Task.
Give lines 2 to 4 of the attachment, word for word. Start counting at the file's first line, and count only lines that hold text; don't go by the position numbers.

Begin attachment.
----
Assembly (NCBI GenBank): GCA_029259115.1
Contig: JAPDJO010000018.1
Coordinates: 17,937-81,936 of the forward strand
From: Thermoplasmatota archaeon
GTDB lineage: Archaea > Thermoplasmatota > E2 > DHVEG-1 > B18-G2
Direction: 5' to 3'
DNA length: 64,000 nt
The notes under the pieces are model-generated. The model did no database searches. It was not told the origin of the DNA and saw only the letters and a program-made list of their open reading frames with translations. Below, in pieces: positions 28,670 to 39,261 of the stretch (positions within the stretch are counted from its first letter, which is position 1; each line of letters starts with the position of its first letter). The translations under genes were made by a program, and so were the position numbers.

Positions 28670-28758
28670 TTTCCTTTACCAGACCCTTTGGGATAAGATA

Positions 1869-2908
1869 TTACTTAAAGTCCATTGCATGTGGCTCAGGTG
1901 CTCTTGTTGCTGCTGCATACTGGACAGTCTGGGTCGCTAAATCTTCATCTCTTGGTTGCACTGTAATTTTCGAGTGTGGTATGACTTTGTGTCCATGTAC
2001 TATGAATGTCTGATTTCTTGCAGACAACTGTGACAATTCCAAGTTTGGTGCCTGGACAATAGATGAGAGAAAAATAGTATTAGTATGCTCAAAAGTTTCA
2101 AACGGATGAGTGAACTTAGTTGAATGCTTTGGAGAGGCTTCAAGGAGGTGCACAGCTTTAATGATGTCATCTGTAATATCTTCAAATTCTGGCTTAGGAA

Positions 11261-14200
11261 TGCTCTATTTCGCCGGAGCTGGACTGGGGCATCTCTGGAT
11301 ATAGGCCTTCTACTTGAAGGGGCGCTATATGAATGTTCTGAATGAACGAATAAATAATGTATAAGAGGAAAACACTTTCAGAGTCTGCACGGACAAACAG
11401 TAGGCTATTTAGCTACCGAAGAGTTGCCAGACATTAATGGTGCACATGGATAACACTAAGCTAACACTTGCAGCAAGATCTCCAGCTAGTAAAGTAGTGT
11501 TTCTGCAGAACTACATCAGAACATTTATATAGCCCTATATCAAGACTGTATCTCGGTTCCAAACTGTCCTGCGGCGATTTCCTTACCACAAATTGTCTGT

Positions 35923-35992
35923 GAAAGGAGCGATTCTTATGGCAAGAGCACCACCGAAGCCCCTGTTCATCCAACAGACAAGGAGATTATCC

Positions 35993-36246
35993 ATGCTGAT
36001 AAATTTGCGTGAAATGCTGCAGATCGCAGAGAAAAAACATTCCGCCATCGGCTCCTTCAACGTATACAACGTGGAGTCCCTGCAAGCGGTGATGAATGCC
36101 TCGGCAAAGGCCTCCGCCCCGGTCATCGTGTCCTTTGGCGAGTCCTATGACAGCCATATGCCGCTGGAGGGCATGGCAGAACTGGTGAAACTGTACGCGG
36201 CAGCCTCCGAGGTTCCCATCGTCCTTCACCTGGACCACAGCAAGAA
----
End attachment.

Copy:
Contig: JAPDJO010000018.1
Coordinates: 17,937-81,936 of the forward strand
From: Thermoplasmatota archaeon